I think it’s going to get a lot worse in terms of ERs getting overwhelmed and being able to appropriately isolate people. And when someone comes in with regular appendicitis, am I going to be sitting that person next to patients with COVID-19 and risk [them getting] sick?

Let’s say I’m concerned that a patient may have corona. I’d to admit them to an isolation bed. But the other night, there were no more isolation beds in the hospital. So then we were told by the hospital that these patients would be waiting in the ER with us, which is a big problem. If people keep coming in with no isolation beds, they’re going to be sitting in hallways. Our hospital is [considering] closing surgical operating rooms and using one of the smaller hospital campuses that has been closed as a COVID-19 hospital. But there’s nothing concrete, which makes me nervous.

The really frustrating part for emergency medicine doctors is that we’re also getting a lot of Monday morning quarterbacking. For instance, we had a patient the other day who couldn’t breathe and was screaming for help. She really needed an airway procedure. One of my colleagues wanted to put her on something called high flow, but it aerosolizes the virus so we decided we were going to intubate her instead. But then critical care [doctors] came downstairs and were upset that we intubated the patient because we have to save ventilators. They’re like, “Could you have tried to wait a bit and not intubated her as fast and just see how she did?” But if you have someone in front of you, who’s crashing, saying “I can’t breathe,” there’s no time to think and say, Oh, how many vents do I have?

We all know that it’s going to get worse. We’re very concerned that we’re going to have to start choosing who we’re going to treat and who we’re not. Our institution had a meeting with the hospitalist [the physician who oversees care for hospitalized patients] upstairs about being ready to have palliative care conversations. That’s usually what we do with cancer patients and chronically ill patients. The hospitalist I spoke to told me they’re preparing to have those conversations with a lot of COVID-19 patients and their families, because there’s not going to be enough support for them here.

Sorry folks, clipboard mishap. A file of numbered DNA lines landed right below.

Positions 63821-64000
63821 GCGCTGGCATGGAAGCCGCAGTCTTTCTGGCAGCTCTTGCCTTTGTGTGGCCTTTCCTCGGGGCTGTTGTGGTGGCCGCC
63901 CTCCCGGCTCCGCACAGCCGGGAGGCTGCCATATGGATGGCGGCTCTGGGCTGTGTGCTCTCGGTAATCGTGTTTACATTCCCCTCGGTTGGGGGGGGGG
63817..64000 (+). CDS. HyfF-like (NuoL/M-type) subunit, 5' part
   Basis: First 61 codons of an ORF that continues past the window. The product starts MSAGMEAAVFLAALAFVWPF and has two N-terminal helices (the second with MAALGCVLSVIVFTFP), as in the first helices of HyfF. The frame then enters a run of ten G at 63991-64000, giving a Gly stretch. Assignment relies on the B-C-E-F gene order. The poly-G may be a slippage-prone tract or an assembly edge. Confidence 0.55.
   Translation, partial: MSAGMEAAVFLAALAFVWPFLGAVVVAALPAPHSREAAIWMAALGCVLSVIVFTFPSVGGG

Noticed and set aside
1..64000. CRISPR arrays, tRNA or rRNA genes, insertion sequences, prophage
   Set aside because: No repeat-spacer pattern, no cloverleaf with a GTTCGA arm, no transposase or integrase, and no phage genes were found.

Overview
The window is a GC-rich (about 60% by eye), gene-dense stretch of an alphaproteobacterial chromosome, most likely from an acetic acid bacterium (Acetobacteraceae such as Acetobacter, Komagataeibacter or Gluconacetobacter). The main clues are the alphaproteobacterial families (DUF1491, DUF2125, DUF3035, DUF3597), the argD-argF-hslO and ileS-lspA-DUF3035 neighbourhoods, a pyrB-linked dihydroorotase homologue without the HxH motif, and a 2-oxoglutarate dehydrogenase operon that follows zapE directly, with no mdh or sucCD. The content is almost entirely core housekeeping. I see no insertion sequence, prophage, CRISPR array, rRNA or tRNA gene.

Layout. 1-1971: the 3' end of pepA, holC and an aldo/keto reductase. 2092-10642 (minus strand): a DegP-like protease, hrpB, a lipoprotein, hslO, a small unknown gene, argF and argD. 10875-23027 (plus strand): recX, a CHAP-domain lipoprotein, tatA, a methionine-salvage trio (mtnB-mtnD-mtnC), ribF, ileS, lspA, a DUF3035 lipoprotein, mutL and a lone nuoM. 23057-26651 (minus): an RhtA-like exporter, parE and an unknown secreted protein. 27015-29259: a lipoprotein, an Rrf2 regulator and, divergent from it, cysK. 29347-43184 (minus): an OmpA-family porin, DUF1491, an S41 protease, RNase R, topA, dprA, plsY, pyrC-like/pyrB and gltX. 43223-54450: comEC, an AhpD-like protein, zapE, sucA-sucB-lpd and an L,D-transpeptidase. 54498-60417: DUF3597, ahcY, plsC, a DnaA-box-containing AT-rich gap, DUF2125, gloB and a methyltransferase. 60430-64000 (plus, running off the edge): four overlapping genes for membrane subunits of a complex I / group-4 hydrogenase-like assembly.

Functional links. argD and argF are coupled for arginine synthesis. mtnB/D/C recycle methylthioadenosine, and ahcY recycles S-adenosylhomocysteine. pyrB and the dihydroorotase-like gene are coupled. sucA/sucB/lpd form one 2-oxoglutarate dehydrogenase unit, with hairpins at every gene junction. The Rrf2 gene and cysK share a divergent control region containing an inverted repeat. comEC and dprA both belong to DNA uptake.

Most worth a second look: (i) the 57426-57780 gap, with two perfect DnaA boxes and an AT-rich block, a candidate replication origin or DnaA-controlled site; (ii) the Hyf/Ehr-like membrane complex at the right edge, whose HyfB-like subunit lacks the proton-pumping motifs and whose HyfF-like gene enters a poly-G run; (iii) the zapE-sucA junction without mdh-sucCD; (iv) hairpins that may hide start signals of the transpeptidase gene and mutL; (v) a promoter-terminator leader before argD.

If you’re young and healthy and having fever and chills and aches and are feeling under the weather, you should stay home and quarantine yourself. If you’re really feeling worried, you should call your primary care doctor and get their recommendation. Because those young people are going to be overwhelming our ERs. We don’t have the capacity to test every single human who comes in saying, “I want to be tested.”

When it first started, the infectious disease department had a handle on it, and they would email and say “patient so-and-so came back positive.” But I worked a shift two days ago and didn’t get that email, I just got a text from a resident who was nice enough to inform me that someone I’d intubated was positive. Now [the department] can’t even keep track of who’s positive and who’s not.

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‘We All Know That It’s Going to Get Worse’